The plane was finally hurtling down the runway, ready to do the impossible, which is propel itself into the air and remain aloft until it arrived at a precisely calculated destination halfway across the country.
As soon as the nose left the ground she said to me, "GOSH DARN IT, WOULD YOU MOVE OVER?"
I took a second to clench my jaw and said as nicely as I could, "Well, I don't really have anywhere to move over to. I am sitting all the way against my own arm rest."
"NO, YOU ARE IN MY SEAT. LOOK AT YOU. YOU'RE TAKING UP SOME OF MY SEAT."
I've never pretended to be a small person. But I don't weigh 500 pounds here. My airplane fitting abilities are more of the wow, my legs are four feet long and the space in front of me is not variety.
I decided to play the I'm-having-a-baby-back-up-off-me card. "Well, I'm moved over as far as I can be. If I could move over more, I would. And I am having a baby in a few months."
"SHOOT. ARE YOU HAVING A BOY OR A GIRL?"
"A little girl," I replied, hoping to steer the conversation onto something other than the size of my backside, which was clearly crowding this woman out onto the wing of the plane.
"WELL YOU SHOULD HAVE HAD A BOY."
There's really nothing one can say to that, given this particular scenario. Was I going to argue about how I contribute the X chromosome either way, and that the gender of the baby is determined by the father? Was I going to say, "Try and make me?"
The only possible answer was, "Would you like me to get that apple for you now?"
Except it was the wrong answer.
That just seemed to set her off more.
"GOSH DARN IT, WHAT I REALLY NEED IS A BITE OF THAT APPLE THAT THE WOMAN AT C17 GAVE ME. I LIVE WAY OUT IN THE COUNTRY IN MONTANA AND WE CAN'T GET APPLES THIS TIME OF YEAR. SHOOT."
My internal dialogue coach wanted me to say, "Really? No apples in Montana? REALLY? I'm pretty sure you can get apples in Montana in March. There are apples year round just about everywhere."
But I didn't. I clenched my jaw. Which is slightly less painful than biting one's tongue. But it can lead to bruxism, so watch it.
I got out of my seat to find this woman's apple. A man in the row behind us gave me a thumbs up.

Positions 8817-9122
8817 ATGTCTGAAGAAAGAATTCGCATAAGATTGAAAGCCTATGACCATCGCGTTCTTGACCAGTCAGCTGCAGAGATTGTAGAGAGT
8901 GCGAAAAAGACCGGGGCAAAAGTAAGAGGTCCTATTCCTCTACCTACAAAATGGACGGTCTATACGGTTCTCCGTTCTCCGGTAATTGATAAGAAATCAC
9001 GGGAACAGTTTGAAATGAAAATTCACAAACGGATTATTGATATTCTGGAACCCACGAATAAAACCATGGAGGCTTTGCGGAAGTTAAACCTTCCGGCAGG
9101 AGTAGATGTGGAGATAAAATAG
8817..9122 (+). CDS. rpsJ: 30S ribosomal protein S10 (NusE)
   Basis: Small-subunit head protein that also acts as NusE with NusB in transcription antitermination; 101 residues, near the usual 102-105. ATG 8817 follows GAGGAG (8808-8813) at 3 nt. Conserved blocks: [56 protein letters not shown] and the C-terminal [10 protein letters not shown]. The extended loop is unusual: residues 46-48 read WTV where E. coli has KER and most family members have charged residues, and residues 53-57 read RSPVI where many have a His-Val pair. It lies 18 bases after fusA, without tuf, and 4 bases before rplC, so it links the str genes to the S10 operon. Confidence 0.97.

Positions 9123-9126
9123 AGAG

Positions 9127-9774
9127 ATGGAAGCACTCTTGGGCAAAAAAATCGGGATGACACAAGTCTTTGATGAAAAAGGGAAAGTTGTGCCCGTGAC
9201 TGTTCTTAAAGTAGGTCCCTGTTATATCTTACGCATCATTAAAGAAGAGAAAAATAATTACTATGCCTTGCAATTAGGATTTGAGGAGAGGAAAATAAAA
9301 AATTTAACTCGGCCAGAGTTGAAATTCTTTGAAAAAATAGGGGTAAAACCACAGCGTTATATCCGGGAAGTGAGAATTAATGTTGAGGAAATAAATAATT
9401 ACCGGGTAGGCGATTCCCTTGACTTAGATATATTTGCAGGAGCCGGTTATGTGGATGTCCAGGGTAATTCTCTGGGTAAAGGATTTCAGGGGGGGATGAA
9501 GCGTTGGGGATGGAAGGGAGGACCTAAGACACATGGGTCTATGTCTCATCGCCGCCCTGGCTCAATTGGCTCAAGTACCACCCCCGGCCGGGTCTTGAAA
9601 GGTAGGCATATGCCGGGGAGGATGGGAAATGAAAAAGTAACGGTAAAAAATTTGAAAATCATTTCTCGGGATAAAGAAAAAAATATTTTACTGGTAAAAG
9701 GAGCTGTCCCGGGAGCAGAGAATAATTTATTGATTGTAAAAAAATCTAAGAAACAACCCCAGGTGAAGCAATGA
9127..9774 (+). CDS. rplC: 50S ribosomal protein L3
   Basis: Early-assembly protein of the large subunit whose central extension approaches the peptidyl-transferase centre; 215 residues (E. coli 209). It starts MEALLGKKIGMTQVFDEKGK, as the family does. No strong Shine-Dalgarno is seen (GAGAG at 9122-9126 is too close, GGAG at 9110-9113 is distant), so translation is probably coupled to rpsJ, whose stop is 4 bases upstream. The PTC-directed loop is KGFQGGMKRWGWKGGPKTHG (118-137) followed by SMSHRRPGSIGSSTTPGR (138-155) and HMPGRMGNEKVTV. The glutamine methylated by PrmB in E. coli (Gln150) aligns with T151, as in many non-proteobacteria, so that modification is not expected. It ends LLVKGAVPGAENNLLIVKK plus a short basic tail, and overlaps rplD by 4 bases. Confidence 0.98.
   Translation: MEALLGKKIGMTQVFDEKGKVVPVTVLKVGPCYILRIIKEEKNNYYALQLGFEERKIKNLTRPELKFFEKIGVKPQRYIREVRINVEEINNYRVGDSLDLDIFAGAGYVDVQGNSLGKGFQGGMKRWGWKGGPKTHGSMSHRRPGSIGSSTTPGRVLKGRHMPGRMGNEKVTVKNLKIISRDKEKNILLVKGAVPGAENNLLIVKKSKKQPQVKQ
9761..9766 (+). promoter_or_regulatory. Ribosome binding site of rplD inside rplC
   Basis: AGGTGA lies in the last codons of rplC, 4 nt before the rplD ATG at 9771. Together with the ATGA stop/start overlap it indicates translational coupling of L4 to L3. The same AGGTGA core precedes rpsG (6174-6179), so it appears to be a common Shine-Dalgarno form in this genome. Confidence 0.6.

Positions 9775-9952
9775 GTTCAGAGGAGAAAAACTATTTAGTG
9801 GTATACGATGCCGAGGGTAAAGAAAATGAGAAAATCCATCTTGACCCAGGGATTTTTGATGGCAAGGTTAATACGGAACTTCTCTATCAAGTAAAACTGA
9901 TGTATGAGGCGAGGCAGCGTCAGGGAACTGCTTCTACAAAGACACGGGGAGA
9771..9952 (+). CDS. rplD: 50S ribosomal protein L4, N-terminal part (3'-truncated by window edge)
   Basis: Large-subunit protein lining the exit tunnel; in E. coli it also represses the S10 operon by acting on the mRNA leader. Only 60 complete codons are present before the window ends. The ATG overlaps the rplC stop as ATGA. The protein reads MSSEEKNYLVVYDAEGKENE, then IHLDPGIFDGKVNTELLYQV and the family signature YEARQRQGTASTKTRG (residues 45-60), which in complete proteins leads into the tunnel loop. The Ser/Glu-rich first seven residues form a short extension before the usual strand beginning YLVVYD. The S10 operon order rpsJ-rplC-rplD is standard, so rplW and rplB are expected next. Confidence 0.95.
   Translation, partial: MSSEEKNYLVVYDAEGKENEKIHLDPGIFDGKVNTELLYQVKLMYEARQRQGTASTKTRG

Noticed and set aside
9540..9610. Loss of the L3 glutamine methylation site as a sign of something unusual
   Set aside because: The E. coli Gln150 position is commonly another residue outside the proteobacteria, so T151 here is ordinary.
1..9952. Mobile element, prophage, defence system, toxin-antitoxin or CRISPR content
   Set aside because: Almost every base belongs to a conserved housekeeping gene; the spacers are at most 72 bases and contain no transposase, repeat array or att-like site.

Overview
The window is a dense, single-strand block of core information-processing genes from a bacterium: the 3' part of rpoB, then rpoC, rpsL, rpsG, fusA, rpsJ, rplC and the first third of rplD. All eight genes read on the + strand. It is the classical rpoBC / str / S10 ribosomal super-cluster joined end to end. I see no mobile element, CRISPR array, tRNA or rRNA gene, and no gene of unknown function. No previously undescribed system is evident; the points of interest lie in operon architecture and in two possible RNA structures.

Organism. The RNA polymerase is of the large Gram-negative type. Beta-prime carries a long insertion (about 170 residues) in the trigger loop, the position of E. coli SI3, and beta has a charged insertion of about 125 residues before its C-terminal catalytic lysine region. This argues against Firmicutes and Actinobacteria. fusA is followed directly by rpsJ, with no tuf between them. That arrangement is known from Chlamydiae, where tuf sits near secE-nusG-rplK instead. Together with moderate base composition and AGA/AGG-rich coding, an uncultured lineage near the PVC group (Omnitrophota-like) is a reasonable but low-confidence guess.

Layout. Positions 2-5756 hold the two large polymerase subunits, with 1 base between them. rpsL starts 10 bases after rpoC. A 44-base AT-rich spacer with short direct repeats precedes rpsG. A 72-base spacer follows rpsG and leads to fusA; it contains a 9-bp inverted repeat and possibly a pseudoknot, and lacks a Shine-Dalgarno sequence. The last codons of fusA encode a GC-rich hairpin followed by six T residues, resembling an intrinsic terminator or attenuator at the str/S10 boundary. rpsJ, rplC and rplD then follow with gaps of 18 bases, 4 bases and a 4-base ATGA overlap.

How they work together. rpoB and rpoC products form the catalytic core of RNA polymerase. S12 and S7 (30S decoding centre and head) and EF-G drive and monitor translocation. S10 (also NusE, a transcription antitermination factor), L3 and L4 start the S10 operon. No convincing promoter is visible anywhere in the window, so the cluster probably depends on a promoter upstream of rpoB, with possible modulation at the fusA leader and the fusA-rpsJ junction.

Thumbs up for what? Thumbs up for putting up with the sailor-mouthed woman? Thumbs up for finding her apple? Thumbs up for being a giant pregnant woman on a too small plane?
She was happy to see her apple, and dug her blue sparkly acrylic fingernails into it. They looked like this, but more chippy.
She took one tiny bite and then stored it in the seat pocket for the entire rest of the flight.
I read a book on my iPad.
"SHOOT, CAN YOU MAKE PHONE CALLS WITH THAT THING?"
I looked at a magazine.
"GOSH DARN IT, MAGAZINES ARE NOTHING BUT SMUTTY ADS THESE DAYS, SON OF A BISCUIT."
The irony. It killed me.
I was reading Better Homes and Gardens. The ads are for things like cholesterol medication and carpeting. The mouth on the woman next to me, however? Smutty.
Over the course of the flight, the woman said GOSH DARN IT 29 more times. She said SHOOT 38 more times, SON OF A BISCUIT 12 more times, and WOULD YOU MOVE OVER eight more times.
At the end, I finally just said, "Sure." when she asked me to move over, and I pretended to scoot closer to the thing that was already digging into my side.
When I got off the plane, the flight attendant apologized to me.
I wish she would have just given me a cookie or a pat on the head or something, that would have helped a lot more.
I think I racked up some karmic brownie points, because on the way home, the seat next to me was empty and the plane was on time.
And guess what? It's now Thursday evening. I left Syracuse on Sunday. Not one person -- not one -- has emailed me to comment on my clothes, my hair, or my makeup during the knitting retreat. I have, however, gotten a number of nice people who thanked me for coming and said they hoped I would come back.
Maybe some of the weird things that were destined to happen to me happened to someone else instead. It's only fair, I think.
How about you? Do strange people come up to you in grocery stores wanting to discuss things like cat litter with you too? Do you ever come into the dining room to find your 95 pound dog standing in the middle of the empty table? Do strangers tell you look matronly when you wear your hair up? No? I'm the only lucky one?
Oh my. Case in point. I just had to remove the equivalent of a 17 page Word document diatribe in the comment section that included things about how Jesus was used to create the Matrix, and how masculinized women are the only hope for the world, and how Hawaiians, who were the real first Americans, ruined their people by eating too much pork and ignoring fish.
And other more disturbing stuff too. But it's a lovely illustration of how the crazies can find me, even on the vast world wide web.